The eyeball test told me he did a darn good job under less than desirable circumstances.


    It is actually quite interesting to compare Wilson and Glennon, especially since they both are Wolfpack alums. It’s true that Wilson was in his second year, which clearly gave him an advantage. But many of the same excuses being made for Glennon in this thread also apply to Wilson.

    Seattle’s #1 WR (Harvin) missed 15 games this season.
    Seattle’s #2 WR (Rice) missed 8 games this season.
    Seattle’s #1 LT (Okung) missed 8 games this season.
    Seattle’s #1 RT (Giacomini) missed 7 games this season.

    Beyond that, Seattle’s #1 TE, C, RG, and LG also each missed 1-3 games. As far as targets, Wilson certainly had no one comparable to Vincent Jackson.

    Wilson was under pressure on more snaps than any QB in the NFL this season, and was mostly without his top 2 targets, yet he completed 63.1% of his passes and averaged 8.2 YPA. Glennon was under the next highest amount of pressure, and we’ve discussed his performance already.

    Is it reasonable to explain away the difference by the fact that Wilson had one more year in the NFL? I tend to think not, I tend to think Wilson is a much more capable QB who will start for 15+ years in the NFL, whereas Glennon will likely be a journeyman.

    It will be interesting to see it play out.


    Not as scientific as some of the metrics you guys use, but Seattle had the 4th best rushing attack this season. Tampa Bay had the 22nd best.

    The offensive load was not as dependent on Wilson, as the load was at Tampa.

    Plus Seattle has a very good defense, which can take the pressure off the offense to always have to make plays.

    Wilson is doing very well in Seattle, I’ll take nothing away from him.

    I just think if you took Glennon and plugged into Philadelphia, in place of Nick Foles, Glennon could put up Foles type numbers. The two are fairly similar in size, (lack) of athleticism and having strong arms that can make all the throws needed from an NFL QB.

    The new coaching staff in Philadelphia has turned out to be really good and Foles is playing at a high level, for the most part, since he became the starter.


    Gene, I think you are severely underrating Foles with that post.

    Foles is much more mobile than Glennon. Foles is much better at moving in the pocket and outside the pocket to make throws (as opposed to running). He is also a better runner… he rushed 57 times for 221 yards and 3 TDs this season, compared to Glennon’s 27 rushing attempts for 37 yards and 0 TDs. Foles also turned the ball over much less often.


    If Gary Kubiak ends up in TB we will know in two years how good Glennon can be. That would be a much better outcome for MG than Lovie Smith.


    Kubiak in TB would be ideal for MG’s development. Kubiak is a fantastic offensive/QB mind. Denver took him in the 7th round the same year they got Elway.

    Selfishly, though, I want Kubiak to be OC in Denver next year.

    A 6.3 YPA is by no means good (that and TD/INT ratio are the metrics I trust), but it’s acceptable given the direness of the situation in Tampa, and the very good (especially for a rookie) TD/INT ratio. I think you have to give him another year, and see if he progresses. Contrary to the prevailing wisdom, I don’t like this QB class at all. If I were drafting, would wait and take Aaron Murray.

    Oh yeah, and backup NFL QB is easily the best job in America.


    All of these statistics are great. But I think it is unwise to only look at things from a statistical perspective. there are aspects to the job that are unmeasurable. I needn’t remind everyone that based solely on “measurables” the great majority of “experts” didn’t think that Russell would ever play a down at NFL QB.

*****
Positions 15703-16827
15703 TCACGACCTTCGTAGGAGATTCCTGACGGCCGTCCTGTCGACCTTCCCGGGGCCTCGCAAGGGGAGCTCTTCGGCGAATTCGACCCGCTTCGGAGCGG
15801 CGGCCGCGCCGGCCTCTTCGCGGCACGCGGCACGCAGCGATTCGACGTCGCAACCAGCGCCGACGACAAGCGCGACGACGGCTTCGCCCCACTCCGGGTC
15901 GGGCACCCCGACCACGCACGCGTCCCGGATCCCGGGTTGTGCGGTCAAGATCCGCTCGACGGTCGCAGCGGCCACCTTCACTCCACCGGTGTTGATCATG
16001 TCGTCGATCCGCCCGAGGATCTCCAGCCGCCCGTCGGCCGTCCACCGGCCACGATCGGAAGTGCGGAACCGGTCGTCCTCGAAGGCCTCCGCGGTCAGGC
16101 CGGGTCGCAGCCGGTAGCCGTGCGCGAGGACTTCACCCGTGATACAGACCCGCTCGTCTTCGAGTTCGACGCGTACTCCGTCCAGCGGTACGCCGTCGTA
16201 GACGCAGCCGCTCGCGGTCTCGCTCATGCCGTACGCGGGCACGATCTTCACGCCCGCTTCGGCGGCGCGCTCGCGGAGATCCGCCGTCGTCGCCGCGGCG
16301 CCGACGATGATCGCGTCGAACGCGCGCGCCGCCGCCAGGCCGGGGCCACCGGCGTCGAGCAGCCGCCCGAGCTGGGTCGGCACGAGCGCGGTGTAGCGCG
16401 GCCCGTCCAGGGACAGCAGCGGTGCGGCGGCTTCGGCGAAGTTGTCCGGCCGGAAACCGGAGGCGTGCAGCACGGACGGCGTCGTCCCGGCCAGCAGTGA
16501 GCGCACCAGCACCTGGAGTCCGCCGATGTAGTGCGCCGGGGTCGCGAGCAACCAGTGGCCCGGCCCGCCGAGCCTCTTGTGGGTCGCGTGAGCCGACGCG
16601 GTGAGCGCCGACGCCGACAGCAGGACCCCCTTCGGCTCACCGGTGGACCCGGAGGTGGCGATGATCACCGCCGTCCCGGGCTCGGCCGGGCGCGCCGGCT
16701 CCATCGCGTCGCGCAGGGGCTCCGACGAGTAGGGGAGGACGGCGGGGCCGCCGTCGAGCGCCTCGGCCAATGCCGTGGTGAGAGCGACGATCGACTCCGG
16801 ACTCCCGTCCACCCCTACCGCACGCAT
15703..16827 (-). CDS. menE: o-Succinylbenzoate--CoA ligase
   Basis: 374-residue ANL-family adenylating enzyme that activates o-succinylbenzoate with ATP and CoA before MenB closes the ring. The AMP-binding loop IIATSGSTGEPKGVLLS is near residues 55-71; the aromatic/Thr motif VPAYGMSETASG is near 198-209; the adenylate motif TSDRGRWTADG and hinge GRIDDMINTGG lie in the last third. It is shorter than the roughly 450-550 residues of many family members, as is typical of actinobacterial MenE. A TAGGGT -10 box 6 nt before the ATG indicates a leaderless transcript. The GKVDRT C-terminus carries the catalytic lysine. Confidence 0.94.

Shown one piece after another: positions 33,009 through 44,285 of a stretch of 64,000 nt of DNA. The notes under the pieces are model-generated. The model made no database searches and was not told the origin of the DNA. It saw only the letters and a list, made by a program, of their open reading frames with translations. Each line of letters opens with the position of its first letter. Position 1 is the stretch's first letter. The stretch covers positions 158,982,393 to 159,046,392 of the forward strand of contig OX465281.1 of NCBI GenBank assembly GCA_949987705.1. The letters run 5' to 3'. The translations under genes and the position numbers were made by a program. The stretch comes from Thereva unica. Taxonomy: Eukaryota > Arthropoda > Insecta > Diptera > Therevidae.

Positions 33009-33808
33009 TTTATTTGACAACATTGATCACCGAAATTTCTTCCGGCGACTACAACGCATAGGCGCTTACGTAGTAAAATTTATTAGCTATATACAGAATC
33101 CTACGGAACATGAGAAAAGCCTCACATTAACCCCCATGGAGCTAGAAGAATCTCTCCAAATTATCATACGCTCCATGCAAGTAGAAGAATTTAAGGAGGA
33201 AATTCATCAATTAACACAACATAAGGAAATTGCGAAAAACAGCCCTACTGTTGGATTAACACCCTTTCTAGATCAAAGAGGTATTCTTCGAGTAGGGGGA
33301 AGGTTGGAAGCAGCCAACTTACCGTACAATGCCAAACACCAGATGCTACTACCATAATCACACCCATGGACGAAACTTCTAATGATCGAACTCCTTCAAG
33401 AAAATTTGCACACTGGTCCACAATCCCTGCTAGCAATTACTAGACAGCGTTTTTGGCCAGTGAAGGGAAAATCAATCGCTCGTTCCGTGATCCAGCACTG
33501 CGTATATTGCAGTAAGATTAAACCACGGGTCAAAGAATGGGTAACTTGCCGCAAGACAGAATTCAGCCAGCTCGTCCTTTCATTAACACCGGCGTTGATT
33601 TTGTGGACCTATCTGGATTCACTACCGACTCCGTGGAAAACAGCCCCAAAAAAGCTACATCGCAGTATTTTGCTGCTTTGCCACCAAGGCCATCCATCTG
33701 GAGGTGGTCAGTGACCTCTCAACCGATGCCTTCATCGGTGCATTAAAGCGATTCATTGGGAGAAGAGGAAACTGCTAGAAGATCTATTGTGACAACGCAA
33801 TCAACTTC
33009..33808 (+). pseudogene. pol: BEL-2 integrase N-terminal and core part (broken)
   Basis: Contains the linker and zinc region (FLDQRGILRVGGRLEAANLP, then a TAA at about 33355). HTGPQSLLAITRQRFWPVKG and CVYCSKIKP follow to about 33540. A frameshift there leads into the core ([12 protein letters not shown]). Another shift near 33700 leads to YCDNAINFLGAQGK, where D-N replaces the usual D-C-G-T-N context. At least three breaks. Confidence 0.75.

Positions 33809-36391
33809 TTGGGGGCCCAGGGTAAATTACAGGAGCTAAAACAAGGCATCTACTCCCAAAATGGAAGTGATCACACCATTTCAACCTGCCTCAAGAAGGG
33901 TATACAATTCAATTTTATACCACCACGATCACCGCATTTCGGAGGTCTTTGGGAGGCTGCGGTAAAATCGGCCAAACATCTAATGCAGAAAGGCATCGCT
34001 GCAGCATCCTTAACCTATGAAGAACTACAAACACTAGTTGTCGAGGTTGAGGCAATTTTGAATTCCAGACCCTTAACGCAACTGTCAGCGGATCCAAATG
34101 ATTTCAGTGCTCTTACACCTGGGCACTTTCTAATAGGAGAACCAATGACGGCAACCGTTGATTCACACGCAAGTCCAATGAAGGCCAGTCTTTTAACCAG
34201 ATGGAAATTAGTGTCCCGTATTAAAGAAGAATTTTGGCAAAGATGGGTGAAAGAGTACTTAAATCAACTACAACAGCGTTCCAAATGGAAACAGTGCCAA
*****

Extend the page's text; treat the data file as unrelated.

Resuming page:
Tampa Bay was a dumpster fire from the start of the season. Are there QBs out there that could have done better in Glennon’s shoes? Without a doubt. But we have to remember that he was thrown in to the fire, in a terrible situation, and was serviceable at worst, and decent at best. If any thing his statistics for the year should match up pretty close to his years here, because like the NC State teams he played for, the Bucs were woeful in several key areas that help a QBs success, namely pass blocking and rushing. As impressive a season as PeytonBot V2.0 has had this year, you can’t tell me that he would have been as successful with Tampa Bay’s O-line blocking for him. It’s hard to complete passes from your butt, and it’s hard to pass when the other team knows there is no threat of either a. a running game, or b. a mobile QB.

    If I were in charge of the Bucs, and thankfully I’m not, I would not be drafting a QB. In fact, if I were in charge, I would be trading my high pick for multiple picks lower in the first and early second rounds to load up on skilled linemen. Is Mike going to have a great career? Who knows, certainly not any of us. Did he play well enough for to earn another year at the helm? I think so.



    Nick Foles played in 7 games his rookie year, when the Eagle’s finished 4-12, i.e. on a bad team like Glennon is on this year.

    He rushed 11 times for 42 yards. He had six TD’s to 5 Int’s with a 60.8% completion percentage, and averaged 6.41 yards per attempt.

    My point is the Eagles cleaned house of bad players. Had two good drafts in 2012 and 2013 and got a new infusion of life with a new coaching staff that has turned out to be pretty good.

    Glennon is not good enough to excel with a bad team around him. In a good situation, with a good coaching staff and good talent around him, I think he could one of the better QB’s in the NFL.

    He seems very similar to Nick Foles, who is a product of the system he is in at this point in his career.

    I see not reason, why Glennon cannot be that good in the right situation.


    If you include Matt Ryan, TOB coached four of the NFL’s current starting QBs, not three.

    Communism is not love. Communism is a hammer which we use to crush the enemy. Mao Zedong


    Not being a smart ass. I honestly don’t know. If Kubiak is so good why did Schaub regress every year? I think Glennon had a great year for being a rookie and playing for a dysfunctional team. It is all relative. I think he will continue to improve.


    Which starter did TOB coach besides Ryan, Wilson, and Glennon?


    Yeah, I’m not identifying the 4th.


    Heck, TOB & Bible had at least 4 or 5 NFL starters through the years at Boston College.


    TOB Hartsell
    TOB M.Hasselbeck
    Bible T.Hasselbeck
    Bible Ryan
    Bible St.Pierre